See Burgundy 2016 wines rated above 95 points by William Kelley, following extensive tasting in the region ahead of the coming en primeur campaign by merchants in early 2018.

Burgundy 2016 wines
William Kelley spent several weeks on the road, tasting Burgundy 2016 en primeur wines.

Get ahead for the coming en primeur campaign...

The post Best Burgundy 2016 wines: The top scorers appeared first on Decanter.


See Burgundy 2016 wines rated above 95 points by William Kelley, following extensive tasting in the region ahead of the coming en primeur campaign by merchants in early 2018.

Burgundy 2016 wines
William Kelley spent several weeks on the road, tasting Burgundy 2016 en primeur wines.

Get ahead for the coming en primeur campaign...

The post Best Burgundy 2016 wines: The top scorers appeared first on Decanter.

See Burgundy 2016 wines rated above 95 points by William Kelley, following extensive tasting in the region ahead of the coming en primeur campaign by merchants in early 2018.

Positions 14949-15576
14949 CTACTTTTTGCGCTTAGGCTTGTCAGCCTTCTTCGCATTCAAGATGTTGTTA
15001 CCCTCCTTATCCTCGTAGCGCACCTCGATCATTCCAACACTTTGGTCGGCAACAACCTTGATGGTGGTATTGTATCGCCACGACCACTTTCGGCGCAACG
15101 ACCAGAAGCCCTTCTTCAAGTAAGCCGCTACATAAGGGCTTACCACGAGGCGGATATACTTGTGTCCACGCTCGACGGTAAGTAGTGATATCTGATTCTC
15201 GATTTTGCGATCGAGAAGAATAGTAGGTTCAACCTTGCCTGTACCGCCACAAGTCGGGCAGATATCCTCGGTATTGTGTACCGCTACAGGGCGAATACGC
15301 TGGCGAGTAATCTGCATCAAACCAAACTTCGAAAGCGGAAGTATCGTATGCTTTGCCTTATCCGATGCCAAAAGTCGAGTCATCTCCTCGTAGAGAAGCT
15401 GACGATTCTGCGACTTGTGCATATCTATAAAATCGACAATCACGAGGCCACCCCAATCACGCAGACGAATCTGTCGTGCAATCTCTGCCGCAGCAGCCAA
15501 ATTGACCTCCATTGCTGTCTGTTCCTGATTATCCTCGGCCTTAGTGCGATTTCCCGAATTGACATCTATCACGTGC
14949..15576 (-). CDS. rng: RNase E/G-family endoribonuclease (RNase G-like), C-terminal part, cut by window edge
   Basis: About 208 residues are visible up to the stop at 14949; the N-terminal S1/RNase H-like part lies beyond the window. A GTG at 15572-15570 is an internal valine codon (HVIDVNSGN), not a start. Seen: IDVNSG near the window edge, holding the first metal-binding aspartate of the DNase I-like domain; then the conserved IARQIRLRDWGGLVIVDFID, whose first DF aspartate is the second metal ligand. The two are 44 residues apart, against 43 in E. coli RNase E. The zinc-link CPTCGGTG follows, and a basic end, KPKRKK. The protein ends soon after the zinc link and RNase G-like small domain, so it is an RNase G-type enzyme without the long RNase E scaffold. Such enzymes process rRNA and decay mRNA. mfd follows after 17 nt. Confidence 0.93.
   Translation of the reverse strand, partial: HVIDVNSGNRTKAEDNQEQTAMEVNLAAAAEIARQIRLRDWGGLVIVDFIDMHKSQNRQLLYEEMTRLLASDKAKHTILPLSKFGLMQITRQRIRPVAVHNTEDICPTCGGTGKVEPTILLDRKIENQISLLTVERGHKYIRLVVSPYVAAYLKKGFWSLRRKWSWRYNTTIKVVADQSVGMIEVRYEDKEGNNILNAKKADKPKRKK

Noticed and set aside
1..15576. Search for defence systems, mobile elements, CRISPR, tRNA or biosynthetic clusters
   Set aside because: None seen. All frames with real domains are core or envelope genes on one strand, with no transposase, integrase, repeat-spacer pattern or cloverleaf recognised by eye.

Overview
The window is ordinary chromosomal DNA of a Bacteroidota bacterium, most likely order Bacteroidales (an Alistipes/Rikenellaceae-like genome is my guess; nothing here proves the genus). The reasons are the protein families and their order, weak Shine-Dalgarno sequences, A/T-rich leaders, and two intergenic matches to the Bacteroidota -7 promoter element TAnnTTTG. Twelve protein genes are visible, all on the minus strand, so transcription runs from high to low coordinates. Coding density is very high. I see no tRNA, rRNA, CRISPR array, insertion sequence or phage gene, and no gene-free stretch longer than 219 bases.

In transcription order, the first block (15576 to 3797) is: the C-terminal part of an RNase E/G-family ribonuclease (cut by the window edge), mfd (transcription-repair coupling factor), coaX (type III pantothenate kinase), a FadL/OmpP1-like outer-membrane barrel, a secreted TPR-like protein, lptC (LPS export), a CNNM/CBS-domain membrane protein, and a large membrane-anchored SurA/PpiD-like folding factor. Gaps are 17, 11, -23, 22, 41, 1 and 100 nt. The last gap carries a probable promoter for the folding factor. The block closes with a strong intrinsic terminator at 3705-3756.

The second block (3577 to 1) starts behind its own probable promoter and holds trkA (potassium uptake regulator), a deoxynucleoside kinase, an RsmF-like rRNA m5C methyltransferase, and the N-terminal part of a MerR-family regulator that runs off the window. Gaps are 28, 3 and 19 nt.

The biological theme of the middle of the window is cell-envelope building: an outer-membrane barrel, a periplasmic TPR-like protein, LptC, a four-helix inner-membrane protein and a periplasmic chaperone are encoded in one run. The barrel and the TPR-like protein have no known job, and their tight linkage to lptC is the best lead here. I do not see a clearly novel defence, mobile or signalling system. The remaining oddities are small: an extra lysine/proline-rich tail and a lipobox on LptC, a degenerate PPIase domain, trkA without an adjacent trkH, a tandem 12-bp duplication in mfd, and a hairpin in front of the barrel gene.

Burgundy 2016 wines
William Kelley spent several weeks on the road, tasting Burgundy 2016 en primeur wines.

  • Scroll down to see William Kelley’s Burgundy 2016 wines over 95 points

  • Full, in-depth report coming soon


Brief overview

Burgundy 2016 will be at least partially remembered both inside and outside the region for the devastating frosts that struck many vineyards, including premier cru and grand cru sites, in late April of that year.

Few could remember frosts so bad. ‘I’ve never heard of Echezeaux freezing,’ Emmanuel Rouget told William Kelley, whose full Burgundy 2016 vintage report will be published online for Decanter Premium members soon.

Some wineries later saw frost damage compounded by mildew, and subsequently there will be even smaller-than-usual quantities of wine in the worst hit areas.

As is so often the case, damage was patchy and parts of Burgundy survived relatively unscathed. The bad weather has increased a sense of heterogeneity in the young wines from the vintage.